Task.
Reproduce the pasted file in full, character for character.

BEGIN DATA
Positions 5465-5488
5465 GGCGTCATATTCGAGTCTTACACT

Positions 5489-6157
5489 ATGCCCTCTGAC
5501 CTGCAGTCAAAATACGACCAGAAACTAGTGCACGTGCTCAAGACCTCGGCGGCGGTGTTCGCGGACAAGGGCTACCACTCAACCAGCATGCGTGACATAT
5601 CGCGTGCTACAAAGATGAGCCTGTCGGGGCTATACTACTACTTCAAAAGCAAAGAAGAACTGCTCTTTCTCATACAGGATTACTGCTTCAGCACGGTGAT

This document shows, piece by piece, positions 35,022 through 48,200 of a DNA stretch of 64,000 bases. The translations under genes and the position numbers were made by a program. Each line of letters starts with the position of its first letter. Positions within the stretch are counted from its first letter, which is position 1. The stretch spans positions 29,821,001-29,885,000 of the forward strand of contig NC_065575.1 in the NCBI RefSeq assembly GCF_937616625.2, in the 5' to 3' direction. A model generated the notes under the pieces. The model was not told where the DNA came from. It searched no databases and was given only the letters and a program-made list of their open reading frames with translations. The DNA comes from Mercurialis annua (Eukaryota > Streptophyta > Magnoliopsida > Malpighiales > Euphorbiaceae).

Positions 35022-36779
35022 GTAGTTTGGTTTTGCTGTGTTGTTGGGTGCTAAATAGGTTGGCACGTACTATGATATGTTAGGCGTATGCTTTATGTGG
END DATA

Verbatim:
Positions 5465-5488
5465 GGCGTCATATTCGAGTCTTACACT

Positions 5489-6157
5489 ATGCCCTCTGAC
5501 CTGCAGTCAAAATACGACCAGAAACTAGTGCACGTGCTCAAGACCTCGGCGGCGGTGTTCGCGGACAAGGGCTACCACTCAACCAGCATGCGTGACATAT
5601 CGCGTGCTACAAAGATGAGCCTGTCGGGGCTATACTACTACTTCAAAAGCAAAGAAGAACTGCTCTTTCTCATACAGGATTACTGCTTCAGCACGGTGAT

This document shows, piece by piece, positions 35,022 through 48,200 of a DNA stretch of 64,000 bases. The translations under genes and the position numbers were made by a program. Each line of letters starts with the position of its first letter. Positions within the stretch are counted from its first letter, which is position 1. The stretch spans positions 29,821,001-29,885,000 of the forward strand of contig NC_065575.1 in the NCBI RefSeq assembly GCF_937616625.2, in the 5' to 3' direction. A model generated the notes under the pieces. The model was not told where the DNA came from. It searched no databases and was given only the letters and a program-made list of their open reading frames with translations. The DNA comes from Mercurialis annua (Eukaryota > Streptophyta > Magnoliopsida > Malpighiales > Euphorbiaceae).

Positions 35022-36779
35022 GTAGTTTGGTTTTGCTGTGTTGTTGGGTGCTAAATAGGTTGGCACGTACTATGATATGTTAGGCGTATGCTTTATGTGG